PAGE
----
“I think that photography has this power to transpose a culture like this to thousands of people,” Stuckert told DailyMail. “The importance of documentary photojournalism is to undo stigmas and propagate a culture that is being lost. We need to show the importance of indigenous people to the world, for the protection of our forests.”

You can see all of Stuckert’s photos on his Instagram.

Stuckert’s work to documented the indigenous community is giving people an insight into a life many never see. Brazil is home to about 210 million people with around 1 million having indigenous heritage. The diverse indigenous community of Brazil is something important to showcase and that’s what Stuckert is doing.

READ: Indigenous Photographer Diego Huerta’s Photos Of Oaxaca’s Indigenous People Celebrates Their Beauty

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Yes, Someone Created An Actual Honest To God 108-Foot Vulva Statue In Brazil

Fierce

Yes, Someone Created An Actual Honest To God 108-Foot Vulva Statue In Brazil

BUDA MENDES / GETTY IMAGES

There’s no denying the fact that the female form, and it’s bits, in particular, have inspired artwork the world over. Tarsila do Amaral was inspired by it. Frida Kahlo and artists like Zilia Sánchez and Marta Minujín too. Women’s bodies are inspired and so they inspire. Still, a recent unveiling of vulva artwork has become so controversial and made people so besides themselves that it seems many have forgotten these truths about our bodies.

Over the weekend, Brazilian visual artist Juliana Notari revealed her latest sculptureDiva, on a hillside at Usina del Arte. The art park is located in the Brazilian state of Pernambuco and is described by Notari as “a massive vulva / wound excavation.”

The massive sculpture created on the hillside located in northeastern Brazil features a bright pink vulva and has fueled what is being described as a cultural war.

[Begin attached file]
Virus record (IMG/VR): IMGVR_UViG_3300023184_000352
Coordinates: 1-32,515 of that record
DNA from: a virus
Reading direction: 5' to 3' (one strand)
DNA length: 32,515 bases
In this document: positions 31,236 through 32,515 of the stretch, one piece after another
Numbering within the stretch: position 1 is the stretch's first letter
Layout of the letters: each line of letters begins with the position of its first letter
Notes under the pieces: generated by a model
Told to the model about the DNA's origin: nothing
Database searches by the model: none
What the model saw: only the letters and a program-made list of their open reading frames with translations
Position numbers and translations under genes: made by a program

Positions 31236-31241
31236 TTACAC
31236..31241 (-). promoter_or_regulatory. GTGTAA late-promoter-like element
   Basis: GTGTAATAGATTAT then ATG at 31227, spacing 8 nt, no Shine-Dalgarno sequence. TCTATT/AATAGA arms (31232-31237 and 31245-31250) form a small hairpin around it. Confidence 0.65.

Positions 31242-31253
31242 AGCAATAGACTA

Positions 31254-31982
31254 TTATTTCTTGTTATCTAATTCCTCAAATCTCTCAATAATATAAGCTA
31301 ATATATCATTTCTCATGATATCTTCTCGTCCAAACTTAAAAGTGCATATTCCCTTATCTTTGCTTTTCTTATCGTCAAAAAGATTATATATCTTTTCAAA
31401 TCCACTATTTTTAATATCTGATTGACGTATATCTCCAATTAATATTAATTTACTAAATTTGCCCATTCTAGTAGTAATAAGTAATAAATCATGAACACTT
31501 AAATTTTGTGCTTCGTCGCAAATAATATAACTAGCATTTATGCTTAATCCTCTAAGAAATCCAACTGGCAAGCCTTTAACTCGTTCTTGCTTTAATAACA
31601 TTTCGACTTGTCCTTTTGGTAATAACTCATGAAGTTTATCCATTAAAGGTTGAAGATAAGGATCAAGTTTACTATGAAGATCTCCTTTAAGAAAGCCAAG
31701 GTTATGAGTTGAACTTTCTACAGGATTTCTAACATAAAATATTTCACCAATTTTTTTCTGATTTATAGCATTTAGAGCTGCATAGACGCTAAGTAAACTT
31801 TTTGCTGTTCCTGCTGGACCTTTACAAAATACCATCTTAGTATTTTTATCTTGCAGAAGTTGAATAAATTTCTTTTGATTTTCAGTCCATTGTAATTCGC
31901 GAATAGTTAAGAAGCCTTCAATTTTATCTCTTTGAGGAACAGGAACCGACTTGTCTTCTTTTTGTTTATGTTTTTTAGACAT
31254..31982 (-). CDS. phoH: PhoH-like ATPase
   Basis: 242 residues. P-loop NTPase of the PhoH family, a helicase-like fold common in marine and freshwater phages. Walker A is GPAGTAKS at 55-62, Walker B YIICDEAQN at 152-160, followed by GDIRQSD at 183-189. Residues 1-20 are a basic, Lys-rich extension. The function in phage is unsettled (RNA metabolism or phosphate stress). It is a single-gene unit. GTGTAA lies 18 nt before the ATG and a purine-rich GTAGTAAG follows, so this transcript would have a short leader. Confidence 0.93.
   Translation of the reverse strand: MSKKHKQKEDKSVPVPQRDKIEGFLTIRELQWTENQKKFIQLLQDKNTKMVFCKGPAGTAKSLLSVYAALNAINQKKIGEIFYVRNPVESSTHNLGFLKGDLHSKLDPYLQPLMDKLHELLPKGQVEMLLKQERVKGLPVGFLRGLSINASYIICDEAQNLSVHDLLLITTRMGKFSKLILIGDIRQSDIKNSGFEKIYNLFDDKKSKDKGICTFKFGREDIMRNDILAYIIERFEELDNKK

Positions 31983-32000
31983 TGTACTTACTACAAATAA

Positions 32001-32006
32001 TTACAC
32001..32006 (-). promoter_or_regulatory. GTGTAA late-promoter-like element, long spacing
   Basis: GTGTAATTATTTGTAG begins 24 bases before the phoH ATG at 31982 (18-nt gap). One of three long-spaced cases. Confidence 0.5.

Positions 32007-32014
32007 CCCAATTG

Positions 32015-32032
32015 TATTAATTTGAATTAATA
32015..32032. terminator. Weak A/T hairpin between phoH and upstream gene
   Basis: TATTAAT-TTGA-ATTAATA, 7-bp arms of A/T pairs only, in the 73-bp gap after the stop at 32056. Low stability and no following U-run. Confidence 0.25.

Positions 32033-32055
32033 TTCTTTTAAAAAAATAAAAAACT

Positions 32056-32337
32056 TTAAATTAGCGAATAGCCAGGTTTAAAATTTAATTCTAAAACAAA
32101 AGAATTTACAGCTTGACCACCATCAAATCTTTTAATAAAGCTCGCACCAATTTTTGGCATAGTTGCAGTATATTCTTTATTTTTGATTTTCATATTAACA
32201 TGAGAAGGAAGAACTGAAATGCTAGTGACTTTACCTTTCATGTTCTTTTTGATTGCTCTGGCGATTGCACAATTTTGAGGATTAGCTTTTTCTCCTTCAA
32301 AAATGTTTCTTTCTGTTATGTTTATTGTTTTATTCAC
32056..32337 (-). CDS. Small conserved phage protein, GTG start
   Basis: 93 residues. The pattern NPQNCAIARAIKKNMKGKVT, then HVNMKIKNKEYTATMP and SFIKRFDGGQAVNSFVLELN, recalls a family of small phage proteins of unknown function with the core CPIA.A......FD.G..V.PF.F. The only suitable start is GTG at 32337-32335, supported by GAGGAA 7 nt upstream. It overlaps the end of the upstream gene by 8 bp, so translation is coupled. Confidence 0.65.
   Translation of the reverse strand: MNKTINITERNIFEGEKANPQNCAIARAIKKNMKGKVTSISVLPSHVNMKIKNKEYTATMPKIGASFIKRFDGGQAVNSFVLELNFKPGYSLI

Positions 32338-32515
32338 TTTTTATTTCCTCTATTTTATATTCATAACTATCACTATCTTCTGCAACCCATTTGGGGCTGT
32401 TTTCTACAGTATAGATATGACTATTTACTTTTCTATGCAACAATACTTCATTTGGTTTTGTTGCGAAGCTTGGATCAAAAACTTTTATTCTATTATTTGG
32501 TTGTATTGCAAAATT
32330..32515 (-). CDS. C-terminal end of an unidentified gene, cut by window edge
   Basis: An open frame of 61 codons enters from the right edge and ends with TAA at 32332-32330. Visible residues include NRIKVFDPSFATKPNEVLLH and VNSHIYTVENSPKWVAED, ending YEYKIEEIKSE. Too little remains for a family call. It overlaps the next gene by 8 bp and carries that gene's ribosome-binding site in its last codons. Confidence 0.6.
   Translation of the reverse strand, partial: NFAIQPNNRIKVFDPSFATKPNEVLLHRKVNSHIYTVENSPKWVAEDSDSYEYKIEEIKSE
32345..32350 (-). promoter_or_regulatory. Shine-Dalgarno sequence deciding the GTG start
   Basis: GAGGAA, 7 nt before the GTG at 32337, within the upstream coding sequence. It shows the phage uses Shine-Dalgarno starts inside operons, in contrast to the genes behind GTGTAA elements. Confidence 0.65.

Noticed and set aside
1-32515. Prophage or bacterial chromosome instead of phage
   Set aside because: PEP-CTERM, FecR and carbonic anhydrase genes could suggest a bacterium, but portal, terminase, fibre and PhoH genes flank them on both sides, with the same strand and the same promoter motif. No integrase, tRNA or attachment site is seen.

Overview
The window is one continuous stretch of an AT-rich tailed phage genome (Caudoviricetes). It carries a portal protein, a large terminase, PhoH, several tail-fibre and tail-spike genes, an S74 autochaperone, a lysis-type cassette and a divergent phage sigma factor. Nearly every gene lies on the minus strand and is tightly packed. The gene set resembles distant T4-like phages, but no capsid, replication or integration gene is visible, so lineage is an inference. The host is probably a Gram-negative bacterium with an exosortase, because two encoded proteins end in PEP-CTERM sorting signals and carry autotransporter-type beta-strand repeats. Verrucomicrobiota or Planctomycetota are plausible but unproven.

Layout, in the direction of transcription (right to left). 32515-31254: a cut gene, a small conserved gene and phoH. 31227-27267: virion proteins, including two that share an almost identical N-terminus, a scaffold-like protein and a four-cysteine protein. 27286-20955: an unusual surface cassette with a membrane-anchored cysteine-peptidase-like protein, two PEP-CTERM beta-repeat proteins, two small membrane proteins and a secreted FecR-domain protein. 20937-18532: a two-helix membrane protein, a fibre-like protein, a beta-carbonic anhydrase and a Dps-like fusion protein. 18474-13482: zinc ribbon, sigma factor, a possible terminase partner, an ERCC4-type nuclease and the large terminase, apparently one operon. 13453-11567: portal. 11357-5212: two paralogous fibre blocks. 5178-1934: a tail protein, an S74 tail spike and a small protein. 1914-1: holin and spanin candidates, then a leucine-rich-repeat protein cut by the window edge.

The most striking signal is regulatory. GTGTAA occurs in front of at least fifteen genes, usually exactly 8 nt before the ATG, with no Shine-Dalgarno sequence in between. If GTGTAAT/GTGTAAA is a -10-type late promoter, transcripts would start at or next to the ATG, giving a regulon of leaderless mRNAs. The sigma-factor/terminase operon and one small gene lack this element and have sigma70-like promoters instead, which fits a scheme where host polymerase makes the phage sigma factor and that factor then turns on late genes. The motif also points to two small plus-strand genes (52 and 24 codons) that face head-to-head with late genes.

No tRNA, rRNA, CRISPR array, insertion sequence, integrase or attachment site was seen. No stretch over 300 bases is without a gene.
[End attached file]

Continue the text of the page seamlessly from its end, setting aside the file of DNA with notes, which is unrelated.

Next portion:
Notari created Diva, a colorful 108-foot concrete and resin sculpture on the site of a former sugar mill. The mill was converted into an open-air museum in Pernambuco state. Last week, when Notari debuted the installation she revealed it was meant to depict both a vulva and a wound while questioning the relationship between nature and culture in a “phallocentric and anthropocentric society.”

“These issues have become increasingly urgent today,” Notari wrote in a post shared to her Facebook page which was shared alongside a series of photos of the sculpture. According to NBC, it took a team of 20 artisans 11 months to build the entire concept.

No surprise, the piece of art sparked a wave of controversy on social media, with critics and supports debating its message and significance.

Over 25,000 users have commented on Notari’s Facebook post so far including leftists and conservatives. On the far-right, supporters of President Jair Bolsonaro have also been vocal about their views of the product.

“With all due respect, I did not like it. Imagine me walking with my young daughters in this park and them asking … Daddy, what is this? What will I answer?” one user wrote in the Facebook section of the post.

“With all due respect, you can teach your daughters not to be ashamed of their own genitals,” a woman replied.

Olavo de Carvalho, an advisor to Bolsonaro, vulgarly criticized the piece on Twitter.

Notari, whose previous work has been displayed at various galleries explained on her Facebook page that she created the piece to comment on gender issues in general.

“In Diva, I use art to dialogue with…gender issues from a female perspective combined with a cosmopocentric and anthropocentric western society,” Notari shared on her post to Facebook. “Currently these issues have become increasingly urgent. After all, it is by changing perspective of our relationship between humans and nonhuman, that will allow us to live longer on that planet and in a less unequal and catastrophic society.”